As a very empowering and motivational Black woman, Jean Augustine has accomplished so much in Canadian history, not only for the Black community but for so many individuals. She has not only helped to set an example for young Black people, she has also helped individuals of many races with their struggles as well. She contributed to multiple social causes while working at York University, Toronto’s Sick Kids hospital, the Stephen Lewis Foundation, the Harbourfront Corporation, and in 1983 she made Canadian history, becoming the first African Canadian woman to be elected to the House of Commons in Ottawa, as an MP for Etobicoke-Lakeshore. During the years she spent in Parliament, she filled the positions of Parliamentary Secretary to the Prime Minister, Minister of Multiculturalism and the Status of Women, Chair of the Foreign Affairs and International Trade committee, Chair of the Human Rights Committee, and Chair of the National Women’s Caucus. In 2005, she was elected to be the Deputy Speaker by her fellow peers. She contributed to legislation to protect disadvantaged and low-income individuals, and secured the Motion to build the first and only statue featuring women on Parliament Hill, known as the Famous Five Monument, along with other important improvements to our country. Another huge win for the diversity of Canada that Jean Augustine assisted with was dedicating February as Black History Month in Canada. In 2021, she is still contributing to helping anyone who needs it while spending time with her two daughters and two grandsons. She continues to contribute and assist the Jean Augustine Centre for Young Women’s Empowerment, but also extending her philanthropy outside of Canada. Dr. Augustine has been awarded Honorary Doctorate degrees from the Universities of Toronto, York, McGill, Guelph, Windsor, Trent and Ryerson and she is a Senior Fellow at Massey College and a Fellow of Centennial College. She has won awards such as the YWCA Woman of Distinction Award, the Kaye Livingstone Award, the Ontario Volunteer Award, the Rubena Willis Special Recognition Award, the UNIFOR Nelson Mandela Lifetime Achievement Award, the Toronto Lion’s Club Award, The University of the West Indies’ Luminary Award and the Queen’s Diamond Jubilee Medal. She has also been awarded by the Women’s Executive Network who named her one of Canada’s Most Powerful Women. There is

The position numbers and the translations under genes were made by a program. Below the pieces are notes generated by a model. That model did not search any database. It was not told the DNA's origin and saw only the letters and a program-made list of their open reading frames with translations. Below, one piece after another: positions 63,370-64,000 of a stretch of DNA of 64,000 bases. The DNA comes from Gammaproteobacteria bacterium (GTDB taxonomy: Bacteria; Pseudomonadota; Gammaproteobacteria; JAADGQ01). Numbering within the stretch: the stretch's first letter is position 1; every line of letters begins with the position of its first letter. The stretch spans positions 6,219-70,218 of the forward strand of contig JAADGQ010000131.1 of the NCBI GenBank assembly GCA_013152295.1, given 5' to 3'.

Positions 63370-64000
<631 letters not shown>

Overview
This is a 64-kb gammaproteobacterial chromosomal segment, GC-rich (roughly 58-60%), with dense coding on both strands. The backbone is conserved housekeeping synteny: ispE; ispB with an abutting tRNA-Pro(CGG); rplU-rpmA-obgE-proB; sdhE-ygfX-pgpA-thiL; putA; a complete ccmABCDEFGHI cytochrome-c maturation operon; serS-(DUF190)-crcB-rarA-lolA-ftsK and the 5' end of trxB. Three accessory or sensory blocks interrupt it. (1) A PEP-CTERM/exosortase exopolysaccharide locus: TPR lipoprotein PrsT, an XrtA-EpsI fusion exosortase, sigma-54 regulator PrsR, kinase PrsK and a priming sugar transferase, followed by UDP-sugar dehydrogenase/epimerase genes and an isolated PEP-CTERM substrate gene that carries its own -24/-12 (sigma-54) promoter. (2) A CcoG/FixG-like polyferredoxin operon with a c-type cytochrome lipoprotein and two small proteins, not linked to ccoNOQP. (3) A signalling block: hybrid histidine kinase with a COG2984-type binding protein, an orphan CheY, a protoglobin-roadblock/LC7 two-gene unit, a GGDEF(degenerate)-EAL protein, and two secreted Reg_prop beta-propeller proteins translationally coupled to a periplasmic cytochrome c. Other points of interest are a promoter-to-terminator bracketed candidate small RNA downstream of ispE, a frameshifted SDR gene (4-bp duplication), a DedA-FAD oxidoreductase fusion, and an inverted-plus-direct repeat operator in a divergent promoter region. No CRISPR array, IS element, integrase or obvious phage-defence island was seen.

a public school in Brampton named in her honor, another school in Scarborough, a young women empowerment center in Etobicoke, a park on Lakeshore Boulevard, and even a district park. In 2014, Jean Augustine was picked to be the Commander of the Order of the British Empire because of all the contributions she has made for our education and politics and just last year, she was appointed to the Order of Ontario. Ms. Augustine currently co-chairs the 100 Accomplished Black Canadian Women recognition and database and funds three annual scholarships, one at George Brown College for single mothers, one at Centennial College for young entrepreneurs, and one at Humber College for students in the community studies program. She is this year’s Lifetime Achievement Award winner. Jean Augustine is such a strong woman, and she has played and continues to play a huge role in the development of our country. From teacher to MP and other governmental positions, to charity and scholarships, Ms. Augustine is living proof that there is always room for growth and involvement. She is the definition of a role model.